# Problem with the Fourier transform of |sin(x)|

The code FourierTransform[Abs[Sin[t]], t, w] gives me a timeout like "This computation has exceeded the time limit for your plan."

What indeed is the FT of $$|\sin(x)|$$ ? Why can't Mathematica compute it ?

• The Fourier transform of $|\sin t|$ does not exist in traditional math because the integral $\int_{\mathbb{R}} |\sin t|\,dt$ diverges (see encyclopediaofmath.org/index.php/Fourier_transform for info). Commented Feb 13, 2020 at 17:03
• @user64494 $|\sin t|$ is tempered so its Fourier transform is perfectly well-defined. This is explained in your own link ("In classical analysis such a generalization has been constructed for locally integrable functions..."). Please stop making wrong statements about distributions, or learn the basics first. Commented Feb 14, 2020 at 0:04
• Pulling an actual book from my shelves, I find that Bracewell has the transform of Abs[Cos[t]] in his "pictorial dictionary". Adjusting for his eccentric scaling, it's the same as the series in the answers below, but with signs of terms alternating to get the phasing right. Commented Feb 14, 2020 at 2:40

Abs isn't analytic, and using it here seems to lead FourierTransform to get lost in the complex plane. Use RealAbs:

FourierTransform[RealAbs[Sin[t]], t, w]


yielding:

Since the function is periodic, its transform is a train of delta functions. Something like FourierSeries might be more illuminating here. Maybe something like:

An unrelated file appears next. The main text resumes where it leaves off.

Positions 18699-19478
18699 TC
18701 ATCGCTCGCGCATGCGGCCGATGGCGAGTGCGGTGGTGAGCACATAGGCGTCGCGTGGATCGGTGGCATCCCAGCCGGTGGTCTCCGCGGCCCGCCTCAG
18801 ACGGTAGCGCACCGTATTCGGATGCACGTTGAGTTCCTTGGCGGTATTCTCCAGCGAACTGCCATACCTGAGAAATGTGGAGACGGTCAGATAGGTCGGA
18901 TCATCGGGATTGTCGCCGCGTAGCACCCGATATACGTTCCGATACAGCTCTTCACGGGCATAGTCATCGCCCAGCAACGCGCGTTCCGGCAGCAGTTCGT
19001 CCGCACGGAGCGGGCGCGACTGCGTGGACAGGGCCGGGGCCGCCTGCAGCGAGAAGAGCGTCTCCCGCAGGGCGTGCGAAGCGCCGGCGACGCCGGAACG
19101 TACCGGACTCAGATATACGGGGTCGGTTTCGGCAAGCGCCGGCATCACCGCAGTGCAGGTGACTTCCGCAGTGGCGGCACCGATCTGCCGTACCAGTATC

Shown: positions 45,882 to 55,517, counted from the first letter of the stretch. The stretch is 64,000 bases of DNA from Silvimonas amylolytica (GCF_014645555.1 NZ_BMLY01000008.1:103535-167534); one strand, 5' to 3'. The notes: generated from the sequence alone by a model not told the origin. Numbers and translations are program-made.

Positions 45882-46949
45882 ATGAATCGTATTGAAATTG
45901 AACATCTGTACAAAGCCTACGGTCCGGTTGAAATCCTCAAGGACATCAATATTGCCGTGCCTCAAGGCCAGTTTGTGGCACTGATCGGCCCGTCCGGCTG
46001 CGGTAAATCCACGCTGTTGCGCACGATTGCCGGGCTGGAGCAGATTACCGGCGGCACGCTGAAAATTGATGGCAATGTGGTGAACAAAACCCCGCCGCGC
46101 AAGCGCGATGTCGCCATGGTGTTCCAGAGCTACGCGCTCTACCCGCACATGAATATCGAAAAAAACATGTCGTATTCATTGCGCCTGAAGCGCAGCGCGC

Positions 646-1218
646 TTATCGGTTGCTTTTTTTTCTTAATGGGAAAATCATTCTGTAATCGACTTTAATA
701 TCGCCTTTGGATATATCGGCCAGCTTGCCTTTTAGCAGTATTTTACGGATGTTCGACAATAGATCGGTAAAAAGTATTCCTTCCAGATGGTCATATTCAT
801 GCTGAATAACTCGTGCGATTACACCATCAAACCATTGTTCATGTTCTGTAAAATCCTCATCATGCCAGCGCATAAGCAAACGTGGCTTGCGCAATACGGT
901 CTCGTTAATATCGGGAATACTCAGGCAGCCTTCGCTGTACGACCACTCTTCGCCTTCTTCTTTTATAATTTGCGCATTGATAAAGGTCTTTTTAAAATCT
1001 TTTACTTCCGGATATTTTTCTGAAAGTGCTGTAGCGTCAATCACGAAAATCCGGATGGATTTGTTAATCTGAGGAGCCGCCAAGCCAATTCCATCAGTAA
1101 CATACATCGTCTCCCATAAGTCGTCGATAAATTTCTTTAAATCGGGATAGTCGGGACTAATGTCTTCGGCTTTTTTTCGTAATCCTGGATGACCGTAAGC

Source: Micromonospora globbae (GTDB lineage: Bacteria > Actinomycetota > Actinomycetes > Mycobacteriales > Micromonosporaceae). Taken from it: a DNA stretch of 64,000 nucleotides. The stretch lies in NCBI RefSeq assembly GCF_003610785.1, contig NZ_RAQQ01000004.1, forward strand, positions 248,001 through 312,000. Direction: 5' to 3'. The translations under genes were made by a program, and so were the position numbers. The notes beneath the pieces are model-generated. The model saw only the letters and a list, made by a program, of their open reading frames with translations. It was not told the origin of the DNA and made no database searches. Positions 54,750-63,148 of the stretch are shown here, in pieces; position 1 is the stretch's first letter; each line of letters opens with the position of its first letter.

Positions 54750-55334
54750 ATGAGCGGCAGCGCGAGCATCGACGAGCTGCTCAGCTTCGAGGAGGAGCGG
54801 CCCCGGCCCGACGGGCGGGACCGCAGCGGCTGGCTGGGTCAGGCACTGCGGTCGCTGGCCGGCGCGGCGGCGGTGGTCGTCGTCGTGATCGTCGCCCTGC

ComplexExpand[FourierSeries[RealAbs[Sin[t]], t, 10]]


yielding:

is what you want.

• thanks for the answer! could I get further insight by perhaps getting the magnitude of this complex result? Abs[%] does not seem to work because of the infinite sum. Commented Feb 13, 2020 at 15:29
• The result of FourierTransform[RealAbs[Sin[t]], t, w] is [CASE:4370384] reported by me on 08.01.20 This result is not a closed-form expression, but an analytic expression (see en.wikipedia.org/wiki/Closed-form_expression ). It is difficult to work with it. I was answered that the Mathematica devolopers were informed about that. Commented Feb 13, 2020 at 16:32
• @user64494 : what closed-form do you expect for an infinite train of delta functions? Commented Feb 13, 2020 at 17:37
• @user64494 : but it gives something that appears to be a correct answer. What's wrong with that? Commented Feb 13, 2020 at 20:42
• @user64494: it exists in the pragmatic sense that we use in applied physics, and my FourierSeries result along with @mikado's DiracComb result are perhaps better representations. Commented Feb 13, 2020 at 21:50

You can obtain a simple expression using the convolution theorem. A single cycle of the waveform is given by

sig = Sin[t] UnitBox[t/π - 1/2]


This has a relatively simple Fourier Transform

spec = FullSimplify[FourierTransform[sig, t, ω]]
(* -((1 + E^(I π ω))/(Sqrt[2 π] (-1 + ω^2))) *)


We can convert our single cycle into a periodic signal by convolution with a Dirac Comb. This transforms to another Dirac comb

combspec = FourierTransform[DiracComb[t/π], t, ω]
(* Sqrt[π/2] DiracComb[ω/2] *)


By the convolution theorem (this probably needs multiply by a something like 2π), the Fourier transform of periodic signal is given by

Assuming[ω/2 ∈ Integers, FullSimplify[combspec*spec]]
(* DiracComb[ω/2]/(1 - ω^2) *)


Note that we can simplify the factor in front of the comb, as its value only needs to be correct for cases where the comb is non-zero.

• However, the actions of FourierTransform and InverseFourierTransform on DiracDelta related functions are not reliable and correct in many cases (see that recent discussion mathematica.stackexchange.com/questions/212352/… ) . Commented Feb 13, 2020 at 21:43
• With this excellent answer, we now have three different approaches yielding equivalent results. Commented Feb 13, 2020 at 22:46